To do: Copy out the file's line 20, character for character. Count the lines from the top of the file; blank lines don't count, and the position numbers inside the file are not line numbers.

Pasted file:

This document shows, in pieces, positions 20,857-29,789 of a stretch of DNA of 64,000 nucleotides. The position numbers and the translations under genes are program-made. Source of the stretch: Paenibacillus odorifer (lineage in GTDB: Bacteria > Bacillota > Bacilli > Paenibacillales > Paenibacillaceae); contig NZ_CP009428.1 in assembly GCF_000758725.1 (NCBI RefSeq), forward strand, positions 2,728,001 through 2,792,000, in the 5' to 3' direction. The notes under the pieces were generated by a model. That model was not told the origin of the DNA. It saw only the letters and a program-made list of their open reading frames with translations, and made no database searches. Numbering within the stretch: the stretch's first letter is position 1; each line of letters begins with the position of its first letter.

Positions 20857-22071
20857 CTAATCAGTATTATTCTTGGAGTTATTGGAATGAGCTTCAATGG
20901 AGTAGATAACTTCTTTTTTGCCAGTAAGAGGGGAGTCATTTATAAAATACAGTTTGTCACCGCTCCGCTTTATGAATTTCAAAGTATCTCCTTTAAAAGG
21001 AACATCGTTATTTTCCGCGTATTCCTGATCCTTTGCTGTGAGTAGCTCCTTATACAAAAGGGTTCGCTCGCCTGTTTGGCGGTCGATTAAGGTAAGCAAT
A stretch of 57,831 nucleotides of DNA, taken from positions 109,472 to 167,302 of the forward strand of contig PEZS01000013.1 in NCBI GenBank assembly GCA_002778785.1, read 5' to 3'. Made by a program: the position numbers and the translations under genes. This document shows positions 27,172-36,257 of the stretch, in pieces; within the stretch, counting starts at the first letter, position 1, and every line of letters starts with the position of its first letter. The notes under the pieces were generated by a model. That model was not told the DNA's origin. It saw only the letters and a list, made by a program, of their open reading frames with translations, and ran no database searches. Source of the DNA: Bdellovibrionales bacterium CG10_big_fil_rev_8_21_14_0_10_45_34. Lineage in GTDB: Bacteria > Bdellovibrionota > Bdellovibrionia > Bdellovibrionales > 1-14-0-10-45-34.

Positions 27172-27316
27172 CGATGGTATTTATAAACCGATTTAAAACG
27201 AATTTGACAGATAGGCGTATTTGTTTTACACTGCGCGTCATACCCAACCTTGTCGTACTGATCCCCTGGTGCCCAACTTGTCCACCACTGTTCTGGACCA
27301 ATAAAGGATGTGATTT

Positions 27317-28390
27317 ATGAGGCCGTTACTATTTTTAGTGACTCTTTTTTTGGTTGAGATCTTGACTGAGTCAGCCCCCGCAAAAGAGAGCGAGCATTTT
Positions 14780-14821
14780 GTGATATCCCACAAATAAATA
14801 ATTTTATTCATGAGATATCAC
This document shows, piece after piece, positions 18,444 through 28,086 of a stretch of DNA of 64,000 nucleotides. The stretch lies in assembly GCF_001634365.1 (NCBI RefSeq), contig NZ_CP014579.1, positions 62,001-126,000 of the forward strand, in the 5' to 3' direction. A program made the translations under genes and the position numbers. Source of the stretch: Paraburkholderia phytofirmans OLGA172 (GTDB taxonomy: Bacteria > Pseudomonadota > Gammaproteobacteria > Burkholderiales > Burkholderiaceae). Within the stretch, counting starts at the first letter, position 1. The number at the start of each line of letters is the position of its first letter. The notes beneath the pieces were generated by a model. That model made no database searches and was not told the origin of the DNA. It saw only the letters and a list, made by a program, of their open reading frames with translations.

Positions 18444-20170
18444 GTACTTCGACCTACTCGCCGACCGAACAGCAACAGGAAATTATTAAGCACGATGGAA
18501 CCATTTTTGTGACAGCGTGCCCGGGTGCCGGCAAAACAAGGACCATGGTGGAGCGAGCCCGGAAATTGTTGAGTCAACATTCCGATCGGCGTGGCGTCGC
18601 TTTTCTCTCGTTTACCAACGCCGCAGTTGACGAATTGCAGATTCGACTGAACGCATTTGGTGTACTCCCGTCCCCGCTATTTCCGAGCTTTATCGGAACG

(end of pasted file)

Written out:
18601 TTTTCTCTCGTTTACCAACGCCGCAGTTGACGAATTGCAGATTCGACTGAACGCATTTGGTGTACTCCCGTCCCCGCTATTTCCGAGCTTTATCGGAACG